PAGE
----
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Mandatory vaccination of health-care workers: between anger and common sense

Communication Department / Manuel Vitali

Despite the fierce backlash from users on social networks, the authorities and the majority of health professionals see vaccination as a logical step.


In the Principality, 66.12% of staff in health establishments have received at least one dose of vaccine, rising to 92% among doctors. This figure, which the Government considers insufficient, prompted it to formalise the controversial bill on compulsory vaccination: “Vaccination against COVID-19 not only enables anyone who is vaccinated to protect themselves very effectively, but also to protect others by reducing the risk of infecting them”.

In short, this legislation – publicly available on the National Council’s website – will affect all those who come into contact with vulnerable populations. This means health care workers, employees, volunteers and students in health care institutions.

In the event that a person is not vaccinated in time, it is specified that “this person may use, with the agreement of his or her employer, paid leave or compensatory rest”. In the event of suspension of work, 50% of pay is to be maintained for a maximum of four weeks. After this period, this person will not receive any aid.

The next and final step before the law comes into force is for the National Council to consider it in a public session in early September. The National Council specifies that “all aspects of the law, especially the most sensitive human aspects, must be understood” and that “the National Council will not fail to amend it as much as is necessary, as always with discernment, humanity and a sense of responsibility”.

A fierce backlash

This bill is controversial for a part of the population, already stunned by the announcement of the compulsory health pass. On the “Protest against the health pass in Monaco” Facebook group, some users are outraged: “this is unprecedented violence against health professionals. I didn’t think it would come to this in Monaco”. Others went so far as to describe the approach as “health apartheid”.

This announcement raises questions and speculation for some people. “I don’t know what we’ll do if they carry out their threat! Workers are already burnt out, we can’t find new staff, who will take care of the patients??? Because I know a lot of unvaccinated paramedics,” reads another user.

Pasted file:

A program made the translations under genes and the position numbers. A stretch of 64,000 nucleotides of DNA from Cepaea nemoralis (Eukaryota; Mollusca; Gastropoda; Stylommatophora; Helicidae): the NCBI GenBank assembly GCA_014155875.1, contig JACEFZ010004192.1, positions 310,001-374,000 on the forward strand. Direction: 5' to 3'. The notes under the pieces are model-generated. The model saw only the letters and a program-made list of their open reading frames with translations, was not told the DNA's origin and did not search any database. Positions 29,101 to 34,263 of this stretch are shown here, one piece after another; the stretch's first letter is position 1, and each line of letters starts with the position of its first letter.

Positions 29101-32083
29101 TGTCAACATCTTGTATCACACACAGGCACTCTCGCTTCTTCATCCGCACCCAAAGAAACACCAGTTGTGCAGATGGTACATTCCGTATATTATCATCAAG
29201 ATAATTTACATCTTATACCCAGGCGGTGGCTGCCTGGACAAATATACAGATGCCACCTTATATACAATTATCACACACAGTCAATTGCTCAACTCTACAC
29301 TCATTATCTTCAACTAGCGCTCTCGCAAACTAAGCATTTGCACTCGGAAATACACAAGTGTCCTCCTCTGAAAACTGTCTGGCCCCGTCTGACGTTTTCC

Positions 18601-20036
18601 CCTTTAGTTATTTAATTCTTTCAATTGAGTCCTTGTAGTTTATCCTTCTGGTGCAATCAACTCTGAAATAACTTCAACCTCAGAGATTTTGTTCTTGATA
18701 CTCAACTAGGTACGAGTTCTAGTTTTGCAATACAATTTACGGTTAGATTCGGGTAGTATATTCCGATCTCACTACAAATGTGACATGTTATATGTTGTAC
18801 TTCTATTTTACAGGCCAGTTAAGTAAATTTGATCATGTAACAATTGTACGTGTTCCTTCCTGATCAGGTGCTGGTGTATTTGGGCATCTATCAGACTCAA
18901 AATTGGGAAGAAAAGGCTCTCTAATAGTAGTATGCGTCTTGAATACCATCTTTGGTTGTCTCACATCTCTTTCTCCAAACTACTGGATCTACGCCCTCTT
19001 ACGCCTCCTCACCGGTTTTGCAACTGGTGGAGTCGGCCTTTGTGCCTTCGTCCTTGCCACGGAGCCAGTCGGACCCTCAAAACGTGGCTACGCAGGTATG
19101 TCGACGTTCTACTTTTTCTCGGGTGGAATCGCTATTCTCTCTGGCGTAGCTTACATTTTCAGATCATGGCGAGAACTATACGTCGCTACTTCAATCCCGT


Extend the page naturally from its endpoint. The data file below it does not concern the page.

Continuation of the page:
The ‘Syndicat des Services à la Personne de Monaco’ alleges, in a press release, that “certain providers of personal care services ask employees whether they have been vaccinated or not, which violates medical confidentiality and therefore constitutes a clear abuse of power”.

Reality on the ground

However, the professionals do not share this view. Frédéric Platini, Secretary General of Monaco Red Cross, told us during an interview: “Today, if the Government imposes it, and I already impose it myself, that our staff who enter the homes of people who are isolating and infected be vaccinated, that seems to me to be coherent”.

Regarding the bill, Mr Platini added that “we will apply the vaccination requirements to our volunteers for their safety. I refuse, and I did not have any throughout the COVID-19 period, to have infections linked to the working conditions at the Red Cross”. And what about the rest of the professions? The logic remains the same: “it is no longer for the safety of my staff, but for the safety of people who are at risk. I’m waiting for the bill, and once it is implemented, I will apply it”.

Indeed, Red Cross teams have been dealing with the pandemic from day one. “We saw the effects and we were in it so it makes sense to me to take steps to protect ourselves and others.”

“There will always be naysayers. It’s the same everywhere. We always have a right to an opinion. But above all I have the right to protect my teams,” concludes Frédéric Platini.

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